Evolution, empowerment, tribute, or a "dehumanized-commercialized-pseudo-bastardized-anlgoized version"

Sacrilege of body manipulations: Henna and tribal tattoos

In the earlier days of Western and Christian colonial thought, manipulating one's body went against the grains of social norms and religious beliefs. Therefore, Americans adapted a sort of rebellious and subversive image when it came to tattoos and piercings. It was a mode used to express one's unique identity as well as a way to speak out against the mediocre mass of middle America. Even today, where body manipulations of all sorts are more commonplace, there is still an attached element of "edgy and racy hipness".

Sacrilege of body manipulation can also be see from a different angle. In a culture where tattooing, dyeing or piercing your body signifies your belongingness of a group and a collective intention; 'inking' yourself with their cultural icons can be seen as a act of misappropriation, disrespect, ignorance, and most of all, blasphemy.

What transformations occur when the orginal context of a sanctimonious icon is altered or removed. Who, if any group or individual does, carries the right to taylor these symbols?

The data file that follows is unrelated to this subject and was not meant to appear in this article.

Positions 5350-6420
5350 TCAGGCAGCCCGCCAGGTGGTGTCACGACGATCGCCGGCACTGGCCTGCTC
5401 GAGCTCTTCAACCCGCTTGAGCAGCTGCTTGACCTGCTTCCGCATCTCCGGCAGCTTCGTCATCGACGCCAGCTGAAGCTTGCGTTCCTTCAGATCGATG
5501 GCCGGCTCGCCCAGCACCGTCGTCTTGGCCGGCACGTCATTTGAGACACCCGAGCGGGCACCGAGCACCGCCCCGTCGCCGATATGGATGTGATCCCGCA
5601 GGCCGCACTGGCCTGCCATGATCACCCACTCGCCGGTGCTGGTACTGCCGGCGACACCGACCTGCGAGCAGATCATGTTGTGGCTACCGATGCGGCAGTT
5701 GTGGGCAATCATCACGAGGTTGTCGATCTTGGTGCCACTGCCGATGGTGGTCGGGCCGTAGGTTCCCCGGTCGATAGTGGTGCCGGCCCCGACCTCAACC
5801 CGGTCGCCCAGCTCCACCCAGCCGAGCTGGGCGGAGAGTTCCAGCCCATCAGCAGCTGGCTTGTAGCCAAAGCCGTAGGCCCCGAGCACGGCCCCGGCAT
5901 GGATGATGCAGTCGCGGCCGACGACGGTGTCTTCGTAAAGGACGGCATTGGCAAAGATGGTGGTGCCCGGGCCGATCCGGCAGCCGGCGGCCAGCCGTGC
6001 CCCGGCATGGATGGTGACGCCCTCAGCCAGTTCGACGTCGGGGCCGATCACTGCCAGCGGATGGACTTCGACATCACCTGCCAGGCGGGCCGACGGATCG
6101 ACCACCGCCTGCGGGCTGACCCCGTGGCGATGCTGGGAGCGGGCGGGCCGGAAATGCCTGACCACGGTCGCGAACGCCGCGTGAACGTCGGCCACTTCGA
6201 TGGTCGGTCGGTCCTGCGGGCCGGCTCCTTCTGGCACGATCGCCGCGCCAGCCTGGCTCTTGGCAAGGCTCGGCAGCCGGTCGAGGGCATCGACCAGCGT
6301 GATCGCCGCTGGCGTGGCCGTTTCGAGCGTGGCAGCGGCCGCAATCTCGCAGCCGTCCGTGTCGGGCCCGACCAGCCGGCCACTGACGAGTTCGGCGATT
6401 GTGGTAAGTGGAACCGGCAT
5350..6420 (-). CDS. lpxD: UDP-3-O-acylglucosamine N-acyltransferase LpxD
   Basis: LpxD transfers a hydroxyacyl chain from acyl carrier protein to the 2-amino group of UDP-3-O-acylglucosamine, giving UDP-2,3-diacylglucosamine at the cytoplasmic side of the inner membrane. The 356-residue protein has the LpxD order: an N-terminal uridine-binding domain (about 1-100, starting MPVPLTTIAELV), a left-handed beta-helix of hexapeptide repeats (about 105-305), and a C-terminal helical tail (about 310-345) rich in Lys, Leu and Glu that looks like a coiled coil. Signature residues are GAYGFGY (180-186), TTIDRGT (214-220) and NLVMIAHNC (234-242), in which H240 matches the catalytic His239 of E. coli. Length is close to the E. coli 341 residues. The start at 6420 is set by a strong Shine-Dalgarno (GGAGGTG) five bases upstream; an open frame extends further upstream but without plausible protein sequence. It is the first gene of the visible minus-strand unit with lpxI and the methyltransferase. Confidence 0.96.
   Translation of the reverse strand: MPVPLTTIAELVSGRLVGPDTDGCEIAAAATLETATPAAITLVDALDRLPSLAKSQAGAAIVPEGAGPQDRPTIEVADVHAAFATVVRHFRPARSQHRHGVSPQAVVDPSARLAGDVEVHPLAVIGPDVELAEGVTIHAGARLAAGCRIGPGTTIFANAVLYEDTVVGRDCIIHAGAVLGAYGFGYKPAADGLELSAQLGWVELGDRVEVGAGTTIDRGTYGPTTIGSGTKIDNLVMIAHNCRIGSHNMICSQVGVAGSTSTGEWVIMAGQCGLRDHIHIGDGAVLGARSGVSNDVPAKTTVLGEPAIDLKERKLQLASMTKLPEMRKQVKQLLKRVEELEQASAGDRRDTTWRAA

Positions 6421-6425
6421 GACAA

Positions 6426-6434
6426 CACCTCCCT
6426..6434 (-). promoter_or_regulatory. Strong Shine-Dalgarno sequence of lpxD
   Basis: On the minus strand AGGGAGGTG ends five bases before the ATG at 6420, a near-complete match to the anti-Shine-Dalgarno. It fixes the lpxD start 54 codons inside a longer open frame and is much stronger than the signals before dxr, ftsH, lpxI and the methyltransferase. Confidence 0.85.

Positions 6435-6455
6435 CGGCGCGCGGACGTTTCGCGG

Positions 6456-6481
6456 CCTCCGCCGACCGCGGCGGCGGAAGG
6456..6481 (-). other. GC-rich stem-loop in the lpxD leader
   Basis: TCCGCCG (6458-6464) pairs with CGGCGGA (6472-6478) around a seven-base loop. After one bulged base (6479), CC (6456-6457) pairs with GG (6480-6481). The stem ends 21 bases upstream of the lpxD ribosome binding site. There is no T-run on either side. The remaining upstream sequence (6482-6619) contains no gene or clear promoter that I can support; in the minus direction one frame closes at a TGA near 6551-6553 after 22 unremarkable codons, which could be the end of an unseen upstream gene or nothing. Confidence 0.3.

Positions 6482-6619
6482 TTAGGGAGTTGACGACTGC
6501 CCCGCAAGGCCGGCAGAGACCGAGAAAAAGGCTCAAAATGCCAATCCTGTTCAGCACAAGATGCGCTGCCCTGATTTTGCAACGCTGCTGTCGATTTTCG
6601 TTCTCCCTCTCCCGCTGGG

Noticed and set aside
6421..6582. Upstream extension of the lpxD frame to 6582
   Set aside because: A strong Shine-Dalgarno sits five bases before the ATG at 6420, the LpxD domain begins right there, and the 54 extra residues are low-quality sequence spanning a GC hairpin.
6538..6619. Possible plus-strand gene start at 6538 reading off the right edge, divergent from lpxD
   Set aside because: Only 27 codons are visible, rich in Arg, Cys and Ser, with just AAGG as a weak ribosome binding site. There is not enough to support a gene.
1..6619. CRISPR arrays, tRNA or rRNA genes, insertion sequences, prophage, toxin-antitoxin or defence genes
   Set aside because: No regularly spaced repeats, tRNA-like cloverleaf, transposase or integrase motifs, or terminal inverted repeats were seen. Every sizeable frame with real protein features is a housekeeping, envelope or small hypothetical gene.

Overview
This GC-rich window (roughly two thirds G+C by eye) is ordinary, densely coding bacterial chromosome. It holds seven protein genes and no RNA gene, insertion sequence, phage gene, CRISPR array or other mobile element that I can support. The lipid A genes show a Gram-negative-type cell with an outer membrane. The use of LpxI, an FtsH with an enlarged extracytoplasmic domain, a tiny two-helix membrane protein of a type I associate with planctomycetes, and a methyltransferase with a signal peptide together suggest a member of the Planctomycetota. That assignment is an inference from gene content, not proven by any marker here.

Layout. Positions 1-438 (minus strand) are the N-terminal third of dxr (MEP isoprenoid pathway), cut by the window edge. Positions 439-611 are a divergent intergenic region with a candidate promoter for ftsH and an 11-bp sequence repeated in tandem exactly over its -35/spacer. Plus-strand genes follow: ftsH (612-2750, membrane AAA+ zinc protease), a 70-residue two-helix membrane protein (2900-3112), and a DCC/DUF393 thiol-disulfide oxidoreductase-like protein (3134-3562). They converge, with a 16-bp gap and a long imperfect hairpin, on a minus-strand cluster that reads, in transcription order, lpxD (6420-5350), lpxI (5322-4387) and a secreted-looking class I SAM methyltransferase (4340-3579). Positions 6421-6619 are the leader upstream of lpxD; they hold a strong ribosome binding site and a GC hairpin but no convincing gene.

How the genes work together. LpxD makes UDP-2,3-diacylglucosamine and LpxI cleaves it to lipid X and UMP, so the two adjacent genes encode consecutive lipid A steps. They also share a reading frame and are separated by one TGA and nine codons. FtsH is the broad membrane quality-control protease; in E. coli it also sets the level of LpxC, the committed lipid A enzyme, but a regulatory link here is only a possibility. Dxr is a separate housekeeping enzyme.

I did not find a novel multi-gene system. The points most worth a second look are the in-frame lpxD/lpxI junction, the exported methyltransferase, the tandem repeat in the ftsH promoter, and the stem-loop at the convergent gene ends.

"Madonna has continued to push pop culture beyond previous boundaries and to subvert established rules, conventions, and limits. Her deployment of fashion and sexuality as an iconoclastic modernist. On the other hand, so far her modernist moves have been extremely successful from a commercial point of view and Madonna emerges as much as clever businesswoman as artiste." (Kellner, 284).

" The World Vaishnava Association wants the singer to apologize for what it sees as her sacrilegious performance on last week's MTV Video Awards. The group condemned her for wearing henna marriage markings, which represent purity, while "gyrating in a sexually suggestive manner" and wearing "clothing through which her nipples were clearly visible."

"The essence of purity and divinity is non judgment. They should practice what they preach. If they're so pure, why are they watching MTV?" Madonna said through her publicist Liz Rosenberg, who described the yoga-practicing singer as "very surprised" by the criticism.

However, Madonna did win the respect of some Hindu priests for her pronunciation. Sanskrit language scholars had complained about other mispronunciations of religious incantations on her new Ray Of Light album. But United News of India reported yesterday that Brahmin priests in New Delhi were impressed with her improved pronunciation when she recited a mantra during the awards show." (Toronto Star)



"Fashion: What's Hot: Stain your skin with henna "tattoos",
they won't scar and are hip in Hollywood"

"Demi Moore, Madonna, Mira Sorvino and Liv Tyler are all at it.
They have Mehndi, the traditional Indian henna "tattoo".
While the stars have their favourite design painted by experts,
there's a DIY version to try out at home.
If you need a hobby, or just have a lot of free time,
then you too can try the Mehndi body painting tattoo." (Hunter)